By Dave McNamara
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There's an auditorium in the city of Shreveport that played a huge roll in launching the careers of some of this country's greatest musicians. In the 1950's,
almost everyone had heard of the Louisiana Hayride. Today, the memories of those great performers still echo through the old building.

"It is said that if you were to have stood in this building at the right moment in time, that you would have actually seen the music change, the face of music
change for the whole country, right in the Shreveport Municipal Auditorium because of people like Hank Williams, Johnny Cash, and of course Elvis Presley,"

says Teresa Micheels with the auditorium.

It was 1954 when Elvis made his first appearance on the Louisiana Hayride, a weekly live concert that was broadcast on radio from the Municipal Auditorium
in Shreveport. KWKH radio announcer Frank Page introduced the young singer.

In an oral history recorded for LSU Shreveport, Page talks about the decision to put Elvis on the Hayride.

"We thought he sounded different, so we said let's try him out and see what happens. Well you know what happened. It drove the older people away and the
young ones came in"

Elvis became a Hayride regular for the next year. The rising star packed the house.

Guitar legend
James Burton started playing in the Hayride's house band when he was 14 years old. "The crowd just went nuts. And then the younger
crowd, every time he'd come and play, it was packed a packed house. A lot of singers I didn't know that well, but I had the opportunity to work with 'em and
meet 'em back in those days and it was fantastic,"
says guitarist James Burton.

For ten amazing years, from 1948 until 1958, the Louisiana Hayride was known as the cradle of stars. Not only Elvis, but Country and Rock a Billy greats like
Johnny Cash and Hank Williams spent their early years performing on this stage.

"It was kind of a birthing time for everybody to go on to things like the Grand Ole Opry, the bigger and better things, but they could actually reach a wider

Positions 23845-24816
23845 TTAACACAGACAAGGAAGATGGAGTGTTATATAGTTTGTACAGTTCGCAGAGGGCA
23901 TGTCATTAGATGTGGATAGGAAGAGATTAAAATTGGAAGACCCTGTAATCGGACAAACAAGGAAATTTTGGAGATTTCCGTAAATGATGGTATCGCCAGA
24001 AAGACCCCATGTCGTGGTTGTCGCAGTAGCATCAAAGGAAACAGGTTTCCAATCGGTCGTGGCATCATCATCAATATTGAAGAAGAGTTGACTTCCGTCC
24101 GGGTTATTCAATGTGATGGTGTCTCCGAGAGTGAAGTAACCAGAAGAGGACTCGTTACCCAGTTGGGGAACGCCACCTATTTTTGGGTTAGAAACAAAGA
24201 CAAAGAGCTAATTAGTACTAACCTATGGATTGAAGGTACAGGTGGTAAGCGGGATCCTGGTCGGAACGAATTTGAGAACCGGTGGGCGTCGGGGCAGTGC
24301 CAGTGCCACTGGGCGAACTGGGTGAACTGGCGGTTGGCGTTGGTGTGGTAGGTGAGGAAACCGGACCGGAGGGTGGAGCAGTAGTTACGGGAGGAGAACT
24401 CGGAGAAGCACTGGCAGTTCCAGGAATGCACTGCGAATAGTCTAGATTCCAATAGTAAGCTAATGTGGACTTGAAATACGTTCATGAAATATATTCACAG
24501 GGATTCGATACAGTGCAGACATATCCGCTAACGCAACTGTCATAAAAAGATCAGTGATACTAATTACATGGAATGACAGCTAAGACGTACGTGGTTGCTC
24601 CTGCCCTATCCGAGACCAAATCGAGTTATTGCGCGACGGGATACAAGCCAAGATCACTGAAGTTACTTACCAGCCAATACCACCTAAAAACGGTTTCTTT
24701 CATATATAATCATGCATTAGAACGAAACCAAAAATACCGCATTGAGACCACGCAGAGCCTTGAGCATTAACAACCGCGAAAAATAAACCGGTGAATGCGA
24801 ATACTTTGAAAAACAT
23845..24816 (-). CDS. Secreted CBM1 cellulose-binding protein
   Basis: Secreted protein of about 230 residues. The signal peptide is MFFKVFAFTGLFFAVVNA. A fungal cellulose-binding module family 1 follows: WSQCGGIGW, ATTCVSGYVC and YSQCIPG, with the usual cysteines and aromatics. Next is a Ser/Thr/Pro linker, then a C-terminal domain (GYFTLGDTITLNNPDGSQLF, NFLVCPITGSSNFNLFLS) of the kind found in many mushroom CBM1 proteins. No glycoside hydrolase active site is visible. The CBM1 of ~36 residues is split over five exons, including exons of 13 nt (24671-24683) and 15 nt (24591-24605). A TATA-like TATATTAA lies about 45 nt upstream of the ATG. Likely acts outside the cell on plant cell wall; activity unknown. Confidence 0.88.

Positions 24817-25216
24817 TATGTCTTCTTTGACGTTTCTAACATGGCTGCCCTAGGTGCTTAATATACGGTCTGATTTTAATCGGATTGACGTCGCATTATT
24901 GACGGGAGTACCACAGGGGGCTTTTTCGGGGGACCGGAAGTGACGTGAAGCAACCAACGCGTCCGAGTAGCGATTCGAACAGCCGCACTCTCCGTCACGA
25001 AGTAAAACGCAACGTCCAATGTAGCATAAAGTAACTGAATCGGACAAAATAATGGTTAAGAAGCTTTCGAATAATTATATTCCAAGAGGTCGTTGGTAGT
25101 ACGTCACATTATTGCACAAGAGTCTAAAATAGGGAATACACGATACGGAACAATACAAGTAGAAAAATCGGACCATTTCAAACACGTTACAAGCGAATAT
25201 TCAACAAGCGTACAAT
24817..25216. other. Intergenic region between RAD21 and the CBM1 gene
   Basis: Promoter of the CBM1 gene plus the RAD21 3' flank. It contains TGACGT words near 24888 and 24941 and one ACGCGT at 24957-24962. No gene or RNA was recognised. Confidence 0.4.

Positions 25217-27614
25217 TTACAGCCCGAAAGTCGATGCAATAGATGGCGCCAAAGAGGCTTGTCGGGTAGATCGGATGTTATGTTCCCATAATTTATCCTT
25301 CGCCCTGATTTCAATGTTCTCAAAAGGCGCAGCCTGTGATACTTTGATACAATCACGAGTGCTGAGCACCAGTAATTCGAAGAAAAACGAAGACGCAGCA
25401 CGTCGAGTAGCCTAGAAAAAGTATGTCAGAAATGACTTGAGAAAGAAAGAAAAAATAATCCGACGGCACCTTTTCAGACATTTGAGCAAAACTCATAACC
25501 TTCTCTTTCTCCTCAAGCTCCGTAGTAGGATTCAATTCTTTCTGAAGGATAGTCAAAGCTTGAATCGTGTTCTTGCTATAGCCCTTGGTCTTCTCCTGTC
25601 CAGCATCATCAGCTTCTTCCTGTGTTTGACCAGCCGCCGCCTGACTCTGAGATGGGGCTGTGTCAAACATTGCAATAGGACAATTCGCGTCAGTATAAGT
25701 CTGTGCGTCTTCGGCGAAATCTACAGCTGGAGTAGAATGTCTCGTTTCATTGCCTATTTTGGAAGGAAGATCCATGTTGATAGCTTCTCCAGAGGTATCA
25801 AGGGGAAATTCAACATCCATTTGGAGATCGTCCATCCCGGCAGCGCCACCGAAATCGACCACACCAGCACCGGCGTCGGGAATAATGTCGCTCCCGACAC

audience with the Louisiana Hayride,"
said Micheels.

While he was playing the Hayride, Burton wrote one of the most recognizable Rock-N-Roll guitar licks.

"Every night we'd play the clubs around Shreveport. I was under age so I had to get a permit to go play. We would play this little instrumental and it was like
the biggest draw of the night. Everybody wanted to here it over and over, over and over,"
Burton said.

That little riff was the beginning of the hit song Suzie G. Burton left Shreveport and the Hayride and toured the country with Ricky Nelson. Then he got a call
from the King.

"Elvis called me back in '69 and asked me to put a band but I was there the whole time, 69 up until he passed away in '77. He was really down to Earth
person. He was a good southern gentleman, he was a great guy and the music, of course you know the music and what a great singer and performer,"

Burton said.

Burton still tours and records with some of the biggest names in music. He's been inducted into the Rock and Roll Hall of Fame. And he's returned to his
home town setting up a recording studio directly across the street from the Shreveport Municipal Auditorium. Out front, on
Elvis Presley Avenue, there's a
statue of two famous musicians who made their make in Shreveport.

"They ask me who was your favorite entertainer to perform with. They were all my favorites because they were all good. They were all different, and that's
what makes the music business so great is everyone is different,"
says Burton.

The Shreveport Municipal Auditorium is still used for concerts and other functions, including an occasional benefit concert by James Burton and his musician

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